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From tommaso barbugli <tbarbu...@gmail.com>
Subject Re: Cassandra data retention policy
Date Mon, 28 Apr 2014 20:15:16 GMT
TTL is good for this but I have no idea how you will ever be able to
restore data removed from disk like that.
Perhaps one could make a snapshot and then delete everything with timestamp
older than a date and then run compaction on every node to reclaim the disk.


2014-04-28 21:57 GMT+02:00 Donald Smith <Donald.Smith@audiencescience.com>:

>  CQL lets you specify a default TTL per column family/table:  and
> default_time_to_live=86400 .
>
>
>
> *From:* Redmumba [mailto:redmumba@gmail.com]
> *Sent:* Monday, April 28, 2014 12:51 PM
> *To:* user@cassandra.apache.org
> *Subject:* Re: Cassandra data retention policy
>
>
>
> Have you looked into using a TTL?  You can set this per insert
> (unfortunately, it can't be set per CF) and values will be tombstoned after
> that amount of time.  I.e.,
>
>     INSERT INTO .... VALUES ... TTL 15552000
>
> Keep in mind, after the values have expired, they will essentially become
> tombstones--so you will still need to run clean-ups (probably daily) to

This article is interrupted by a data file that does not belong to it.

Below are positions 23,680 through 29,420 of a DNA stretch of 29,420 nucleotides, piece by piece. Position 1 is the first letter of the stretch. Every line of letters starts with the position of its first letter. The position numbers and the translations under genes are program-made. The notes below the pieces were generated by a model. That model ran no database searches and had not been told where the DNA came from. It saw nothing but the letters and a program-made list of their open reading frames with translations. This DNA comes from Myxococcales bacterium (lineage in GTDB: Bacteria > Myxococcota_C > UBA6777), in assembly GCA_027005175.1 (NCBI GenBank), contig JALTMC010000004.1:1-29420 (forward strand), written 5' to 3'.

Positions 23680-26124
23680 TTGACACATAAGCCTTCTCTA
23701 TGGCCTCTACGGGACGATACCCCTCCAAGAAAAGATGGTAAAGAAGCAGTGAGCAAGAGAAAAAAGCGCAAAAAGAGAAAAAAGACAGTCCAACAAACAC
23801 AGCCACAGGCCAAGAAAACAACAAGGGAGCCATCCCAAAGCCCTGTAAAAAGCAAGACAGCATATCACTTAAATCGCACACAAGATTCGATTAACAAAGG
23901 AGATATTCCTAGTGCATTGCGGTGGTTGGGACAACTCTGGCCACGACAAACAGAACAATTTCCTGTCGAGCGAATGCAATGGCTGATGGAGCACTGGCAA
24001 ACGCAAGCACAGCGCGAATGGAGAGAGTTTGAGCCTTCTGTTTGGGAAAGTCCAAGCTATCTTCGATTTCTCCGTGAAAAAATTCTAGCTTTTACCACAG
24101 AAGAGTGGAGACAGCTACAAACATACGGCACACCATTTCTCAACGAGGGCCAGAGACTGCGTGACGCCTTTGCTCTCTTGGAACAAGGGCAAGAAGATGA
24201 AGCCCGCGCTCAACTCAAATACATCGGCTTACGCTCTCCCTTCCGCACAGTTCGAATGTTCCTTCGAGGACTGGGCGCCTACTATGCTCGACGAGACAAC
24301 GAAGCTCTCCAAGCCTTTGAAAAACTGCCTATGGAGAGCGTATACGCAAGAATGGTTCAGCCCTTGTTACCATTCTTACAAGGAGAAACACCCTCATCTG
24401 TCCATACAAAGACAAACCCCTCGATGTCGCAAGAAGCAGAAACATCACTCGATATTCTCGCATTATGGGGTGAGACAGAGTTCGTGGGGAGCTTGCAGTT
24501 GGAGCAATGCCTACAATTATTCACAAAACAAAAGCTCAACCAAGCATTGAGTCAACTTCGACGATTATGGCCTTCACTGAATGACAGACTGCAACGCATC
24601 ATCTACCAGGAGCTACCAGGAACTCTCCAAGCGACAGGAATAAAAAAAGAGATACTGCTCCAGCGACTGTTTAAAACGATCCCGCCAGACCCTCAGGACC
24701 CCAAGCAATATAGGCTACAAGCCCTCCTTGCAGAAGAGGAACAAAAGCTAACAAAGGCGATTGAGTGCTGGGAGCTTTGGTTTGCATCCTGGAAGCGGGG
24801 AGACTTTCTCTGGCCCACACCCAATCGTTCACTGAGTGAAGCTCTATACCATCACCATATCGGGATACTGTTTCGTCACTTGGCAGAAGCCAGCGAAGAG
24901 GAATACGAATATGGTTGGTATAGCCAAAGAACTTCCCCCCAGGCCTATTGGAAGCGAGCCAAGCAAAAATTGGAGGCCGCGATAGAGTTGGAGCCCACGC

> clear up space.
>
> Does this help?
>
> One caveat is that this is difficult to apply to existing rows--i.e., you
> can't bulk-update a bunch of rows with this data.  As such, another good
> suggestion is to simply have a secondary index on a date field of some
> kind, and run a bulk remove (and subsequent clean-up) daily/weekly/whatever.
>
>
>
> On Mon, Apr 28, 2014 at 11:31 AM, Han Jia <johnidealist@gmail.com> wrote:
>
> Hi guys,
>
>
>
>
>
> We have a processing system that just uses the data for the past six
> months in Cassandra. Any suggestions on the best way to manage the old data
> in order to save disk space? We want to keep it as backup but it will not
> be used unless we need to do recovery. Thanks in advance!
>
>
>
>
>
> -John
>
>
>

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